(WSVN) - An animal rights organization is calling for a state investigation into a controversial aquarium company. At issue: customers who bought advance tickets to a South Florida aquarium that never opened. 7’s Karen Hensel investigates.
It’s not surprising that 6-year-old Eden knows the words to a very catchy children’s song, but her parents’ attempt to introduce their daughter to some real baby sharks — tanked.
Rachel Cherkis, bought advance pass: “So SeaQuest was opening, supposedly at the time, they were opening in November of 2018, so I bought the annual pass thinking we’d have lots of use of it.”
They got no use out of it because SeaQuest, an aquarium and petting zoo, never opened inside the Galleria Mall in Fort Lauderdale.
Don Anthony, Animal Rights Foundation of Florida in 2018: “It’s a tourist trap. That’s what it is.”
As 7 Investigates first reported in 2018, activists called plans to bring SeaQuest here “disturbing” and cited allegations of animal deaths at other locations.
The local fish fight would span the next two years.
From protests outside the mall…
Ken Pelton, protester in 2018: “It’s just a way to promote business at the expense of animals.”
… to city hall.
Protesters: “There’s no excuse for animal abuse!”
In the end, the mall’s owner sued to evict the exhibit, which was still under construction.
In December 2020 — the CEO of SeaQuest told us he was pulling the plug.
Vince Covino, SeaQuest CEO in 2020: “We decided to close it down and pack up.”
But in the years before Seaquest scrapped plans to open here at the Galleria Mall, the company had been selling families advance tickets online called “annual passports.”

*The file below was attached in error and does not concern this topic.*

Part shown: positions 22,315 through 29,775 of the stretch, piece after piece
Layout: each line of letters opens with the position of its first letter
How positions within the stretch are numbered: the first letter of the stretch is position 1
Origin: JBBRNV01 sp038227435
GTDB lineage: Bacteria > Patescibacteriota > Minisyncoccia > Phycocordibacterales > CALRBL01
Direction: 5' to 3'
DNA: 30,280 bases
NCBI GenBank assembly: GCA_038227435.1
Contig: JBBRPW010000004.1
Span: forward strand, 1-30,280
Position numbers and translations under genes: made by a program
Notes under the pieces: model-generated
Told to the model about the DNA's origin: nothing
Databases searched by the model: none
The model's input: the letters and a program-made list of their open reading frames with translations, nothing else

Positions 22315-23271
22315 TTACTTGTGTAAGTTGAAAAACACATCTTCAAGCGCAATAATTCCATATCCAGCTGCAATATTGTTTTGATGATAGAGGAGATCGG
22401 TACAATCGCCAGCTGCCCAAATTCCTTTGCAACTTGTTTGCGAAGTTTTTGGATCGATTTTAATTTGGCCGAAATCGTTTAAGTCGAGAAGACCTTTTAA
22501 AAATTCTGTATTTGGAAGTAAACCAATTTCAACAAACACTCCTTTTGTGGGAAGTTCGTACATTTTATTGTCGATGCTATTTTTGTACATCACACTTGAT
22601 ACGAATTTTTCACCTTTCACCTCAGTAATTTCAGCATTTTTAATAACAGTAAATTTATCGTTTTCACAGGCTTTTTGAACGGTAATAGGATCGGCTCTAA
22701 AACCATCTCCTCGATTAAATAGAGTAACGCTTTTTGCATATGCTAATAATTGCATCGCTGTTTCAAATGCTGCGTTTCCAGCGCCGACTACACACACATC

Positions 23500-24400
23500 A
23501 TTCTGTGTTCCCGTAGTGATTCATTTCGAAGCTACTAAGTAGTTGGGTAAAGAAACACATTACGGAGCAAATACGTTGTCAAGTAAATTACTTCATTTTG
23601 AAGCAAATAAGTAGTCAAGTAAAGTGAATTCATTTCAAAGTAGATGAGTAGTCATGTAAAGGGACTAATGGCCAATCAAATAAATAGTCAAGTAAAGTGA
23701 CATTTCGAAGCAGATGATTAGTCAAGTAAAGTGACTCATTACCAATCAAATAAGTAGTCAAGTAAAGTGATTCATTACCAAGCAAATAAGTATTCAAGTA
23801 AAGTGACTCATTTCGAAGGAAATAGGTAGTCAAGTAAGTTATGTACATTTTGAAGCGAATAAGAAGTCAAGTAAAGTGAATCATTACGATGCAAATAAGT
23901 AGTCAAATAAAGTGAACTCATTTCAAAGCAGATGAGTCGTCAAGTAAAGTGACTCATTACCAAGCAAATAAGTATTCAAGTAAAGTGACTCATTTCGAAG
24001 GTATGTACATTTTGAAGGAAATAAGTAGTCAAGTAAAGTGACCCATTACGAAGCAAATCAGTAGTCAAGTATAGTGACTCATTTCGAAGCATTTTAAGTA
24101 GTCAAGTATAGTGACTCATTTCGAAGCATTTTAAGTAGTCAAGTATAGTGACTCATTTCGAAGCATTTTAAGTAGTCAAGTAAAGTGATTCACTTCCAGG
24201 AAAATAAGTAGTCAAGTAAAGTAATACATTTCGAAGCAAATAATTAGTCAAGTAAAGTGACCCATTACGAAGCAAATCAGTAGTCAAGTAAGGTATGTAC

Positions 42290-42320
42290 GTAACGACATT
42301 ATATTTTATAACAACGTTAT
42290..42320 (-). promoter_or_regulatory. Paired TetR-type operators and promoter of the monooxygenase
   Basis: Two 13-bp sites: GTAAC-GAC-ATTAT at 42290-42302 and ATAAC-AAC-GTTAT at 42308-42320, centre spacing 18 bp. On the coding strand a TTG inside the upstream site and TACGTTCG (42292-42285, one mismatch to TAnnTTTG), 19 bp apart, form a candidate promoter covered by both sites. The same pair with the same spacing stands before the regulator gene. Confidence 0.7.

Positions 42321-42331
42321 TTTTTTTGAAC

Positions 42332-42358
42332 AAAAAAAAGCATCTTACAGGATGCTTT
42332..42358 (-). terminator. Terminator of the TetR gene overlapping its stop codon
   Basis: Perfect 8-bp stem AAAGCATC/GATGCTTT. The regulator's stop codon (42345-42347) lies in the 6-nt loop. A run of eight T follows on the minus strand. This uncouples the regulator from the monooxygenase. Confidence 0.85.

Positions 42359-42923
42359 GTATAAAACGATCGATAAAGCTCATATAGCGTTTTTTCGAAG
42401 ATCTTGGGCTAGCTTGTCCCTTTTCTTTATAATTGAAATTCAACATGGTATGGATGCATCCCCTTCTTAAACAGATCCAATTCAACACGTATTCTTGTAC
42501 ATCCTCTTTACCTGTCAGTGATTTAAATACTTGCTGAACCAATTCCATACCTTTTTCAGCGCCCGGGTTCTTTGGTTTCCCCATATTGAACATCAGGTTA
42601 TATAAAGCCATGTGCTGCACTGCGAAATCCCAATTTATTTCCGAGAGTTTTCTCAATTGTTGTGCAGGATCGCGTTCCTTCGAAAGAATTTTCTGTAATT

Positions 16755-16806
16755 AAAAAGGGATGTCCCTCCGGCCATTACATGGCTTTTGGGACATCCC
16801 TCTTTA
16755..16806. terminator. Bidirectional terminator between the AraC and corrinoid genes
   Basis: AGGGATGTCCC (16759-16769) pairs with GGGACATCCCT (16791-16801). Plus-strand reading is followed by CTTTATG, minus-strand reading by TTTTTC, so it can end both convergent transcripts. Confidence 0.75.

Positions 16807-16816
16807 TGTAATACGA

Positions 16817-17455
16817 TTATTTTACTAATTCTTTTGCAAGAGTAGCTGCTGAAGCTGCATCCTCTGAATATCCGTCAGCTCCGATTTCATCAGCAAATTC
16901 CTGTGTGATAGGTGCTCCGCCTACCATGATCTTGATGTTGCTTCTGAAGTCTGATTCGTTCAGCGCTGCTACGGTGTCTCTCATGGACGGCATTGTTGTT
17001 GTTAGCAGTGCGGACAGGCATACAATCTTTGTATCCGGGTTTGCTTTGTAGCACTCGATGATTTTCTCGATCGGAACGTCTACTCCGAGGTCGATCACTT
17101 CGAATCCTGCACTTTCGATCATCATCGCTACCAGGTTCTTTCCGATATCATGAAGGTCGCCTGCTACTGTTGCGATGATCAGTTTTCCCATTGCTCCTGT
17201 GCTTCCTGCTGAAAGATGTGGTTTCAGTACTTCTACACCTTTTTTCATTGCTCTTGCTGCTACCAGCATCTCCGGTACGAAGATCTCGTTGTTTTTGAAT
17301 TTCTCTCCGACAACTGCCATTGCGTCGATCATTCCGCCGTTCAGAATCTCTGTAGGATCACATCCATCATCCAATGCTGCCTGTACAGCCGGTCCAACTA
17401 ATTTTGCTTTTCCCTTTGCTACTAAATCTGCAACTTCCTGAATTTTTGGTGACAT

Prices varied from $20 up to lifetime memberships listed at $200, but these passports ultimately provided a trip to nowhere.
Rachel Cherkis: “They were selling tickets everywhere.”
Frustration spilled onto SeaQuest Fort Lauderdale’s Facebook page.
One person wrote: “Many of us have purchased memberships! what’s the deal!?!?”
Another added, “What if you already purchased the year family pass? Can we be refunded?”
Michelle Sinnott, PETA Foundation lawyer: “So the likelihood here is that Seaquest owes a lot of people a lot of money.”
In early March, PETA sent a letter to the Florida Attorney General requesting an investigation saying SeaQuest “should have automatically refunded customers” and “didn’t.”
Rachel Cherkis: “I think I emailed and called three or four separate times and didn’t get an answer. I’m not accustomed to being ignored.”
Her persistence paid off. SeaQuest refunded her nearly $70 after she filed a complaint with the state.
Rachel Cherkis: “It took a lot of work to get that refund.”
Seaquest told 7Investigates they “processed all refund requests” and “still accepts” them, but they would not disclose how many annual passes were sold.
While there are currently no locations in Florida, the company said they’re looking at “several major cities” and believes West Palm Beach is likely to be next.
The Florida Attorney General’s Office told 7 Investigates they are contacting the company to confirm refunds will continue to be provided.
For those who purchased tickets for SeaQuest Fort Lauderdale — and want a refund — the company says to send an email to firstname.lastname@example.org.
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